4 Important things to know about alcohol and breastfeeding

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Learn everything you need to know about alcohol and how it affects your breastmilk! More here!

For mums who like to kickback after a long, busy day with a nice glass of wine, being pregnant was probably very difficult. After nine long months of pregnancy, however, you're now free to enjoy your libation of choice, right? Well...yes and no.

After the pregnancy comes breastfeeding, and as many of you know, drinking can affect and compromise a mother's breastmilk. It's actually a common belief that if you drink while breastfeeding, you'll have to "pump and dump" your milk. This, however, is a common misconception.

Before continuing, let's be clear: drinking excessively while breastfeeding can and will compromise your breastmilk and your baby's health. Furthermore, we're not condoning excessive drinking in any capacity. What we're simply saying is that in moderation and attention to detail mums can in fact enjoy the occasional beverage.

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Check out these 4 important things all mums should know about alcohol and how it affects breastfeeding:

1. Moderation is key

Once again we see the key word "moderation". It's possible for a nursing mother to have a glass of wine, or a cocktail. It's absolutely imperative that nursing mothers never drink in excess. When you're nursing your infant, you need to keep in mind that he depends solely on you for nourishment. Drinking in excess can do more than leave you with a wicked hangover, it can directly affect your newborn's nutrients and your newborn himself. Drinking in moderation won't do any harm, though. Typically, a nursing mother should have only a single drink once or twice a week.

 

Learn more of the important facts every mum should know about alcohol and breastmilk. Click next for more!

2. Drinking can disrupt a baby's sleep/hunger

Studies have been conducted and claim that drinking affects a baby's sleep and hunger. In one study, babies who consumed their mother's milk after she had consumed 4oz of alcohol consumed 20% less milk than other babies. In addition, another study analysed babies' sleep patterns after a mother had consumed a safe and recommended amount of alcohol. What these studies found is that babies who are breastfed by mothers who have consumed 4oz of alcohol are prone to falling asleep faster, however, they also sleep for shorter periods of time.

3. Your baby drinks everything you drink

As mentioned earlier, drinking can directly affect your baby's nourishment. This is because whatever you drink will metabolise in your bloodstream and be passed on through your breastmilk to your baby. Obviously, the amount of alcohol consumed will be greatly decreased wince it's been metabolised, but before you go and have that second drink, keep in mind that whatever your drinking can and will be (very slightly) passed down to your child. Many experts say one or two drinks spread out over a week is okay, though others disagree.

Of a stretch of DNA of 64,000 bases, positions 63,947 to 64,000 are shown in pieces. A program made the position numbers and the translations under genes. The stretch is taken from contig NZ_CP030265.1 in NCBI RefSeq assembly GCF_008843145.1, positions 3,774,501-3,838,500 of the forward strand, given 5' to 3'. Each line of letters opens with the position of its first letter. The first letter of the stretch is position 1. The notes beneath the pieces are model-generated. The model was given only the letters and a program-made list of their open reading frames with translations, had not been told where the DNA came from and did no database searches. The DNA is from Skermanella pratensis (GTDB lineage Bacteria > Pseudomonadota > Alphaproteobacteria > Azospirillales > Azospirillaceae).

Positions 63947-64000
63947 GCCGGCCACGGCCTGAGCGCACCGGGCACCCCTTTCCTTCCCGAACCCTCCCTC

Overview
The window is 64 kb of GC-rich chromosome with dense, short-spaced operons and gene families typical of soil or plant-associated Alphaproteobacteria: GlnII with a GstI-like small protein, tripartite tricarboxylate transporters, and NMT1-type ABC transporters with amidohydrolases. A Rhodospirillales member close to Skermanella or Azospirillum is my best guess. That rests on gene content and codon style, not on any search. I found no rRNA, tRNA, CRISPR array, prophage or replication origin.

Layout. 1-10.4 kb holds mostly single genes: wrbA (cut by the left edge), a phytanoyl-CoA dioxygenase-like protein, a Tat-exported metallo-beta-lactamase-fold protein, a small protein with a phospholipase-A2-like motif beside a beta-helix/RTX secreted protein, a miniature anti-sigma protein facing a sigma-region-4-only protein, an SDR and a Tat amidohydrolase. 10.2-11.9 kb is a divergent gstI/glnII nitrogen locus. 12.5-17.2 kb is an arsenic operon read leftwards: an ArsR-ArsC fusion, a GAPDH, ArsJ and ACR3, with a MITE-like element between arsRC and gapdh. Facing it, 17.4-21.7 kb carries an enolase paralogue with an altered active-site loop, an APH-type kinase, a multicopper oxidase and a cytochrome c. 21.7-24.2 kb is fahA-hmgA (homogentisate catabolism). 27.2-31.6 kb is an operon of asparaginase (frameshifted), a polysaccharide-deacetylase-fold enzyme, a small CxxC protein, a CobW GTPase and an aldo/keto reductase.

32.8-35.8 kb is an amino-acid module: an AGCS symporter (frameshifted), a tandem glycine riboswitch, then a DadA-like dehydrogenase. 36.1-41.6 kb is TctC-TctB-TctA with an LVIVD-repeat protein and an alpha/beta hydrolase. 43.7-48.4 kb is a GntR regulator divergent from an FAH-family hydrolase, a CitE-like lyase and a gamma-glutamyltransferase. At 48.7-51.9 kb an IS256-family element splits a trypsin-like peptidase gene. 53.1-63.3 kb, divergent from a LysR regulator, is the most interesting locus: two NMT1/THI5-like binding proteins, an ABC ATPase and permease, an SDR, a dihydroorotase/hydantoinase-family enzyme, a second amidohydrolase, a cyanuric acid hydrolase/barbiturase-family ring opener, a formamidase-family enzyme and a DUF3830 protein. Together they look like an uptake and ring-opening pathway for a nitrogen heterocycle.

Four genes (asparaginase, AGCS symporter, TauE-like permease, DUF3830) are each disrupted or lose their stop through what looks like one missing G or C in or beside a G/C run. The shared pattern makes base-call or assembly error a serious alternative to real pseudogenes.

MayoClinic is among the groups of people who think that no level of alcohol is fit for a child. This is because of a study conducted amongst 400 babies that claimed alcohol hindered a baby's development. Allegedly, gross motor development at 1 year of age lagged in infants whose mothers drank at least one drink daily during the babies' first three months of life. And while that seems alarming, this study was never backed up by further research and additional studies. In other words, the small sample size and lack of replicated data lead many to discredit the findings.

 

4. Timing is everything

Everyone knows that to properly enjoy a night of drinking, you should patiently and responsibly consume your alcohol. Your body requires time to process and metabolise each drink you consume. This means that before you pump in the near future you need to know about the time constraints and how long you should wait to do so.

Experts claim that alcohol will reach (and be at its most potent state) your breastmilk somewhere between 30 to 60 minutes after consumption. If you're having that same drink on a full stomach, that time span increases to 60 to 90 minutes. On average it takes about two full hours for a glass of wine or a can of beer to leave the bloodstream completely.

In other words, mums, if you want to have that one drink, you should consider having pre-pumped milk readily available. You'll be out of commission for a minimum of two hours.

 

This article was based on a piece from CheatSheet

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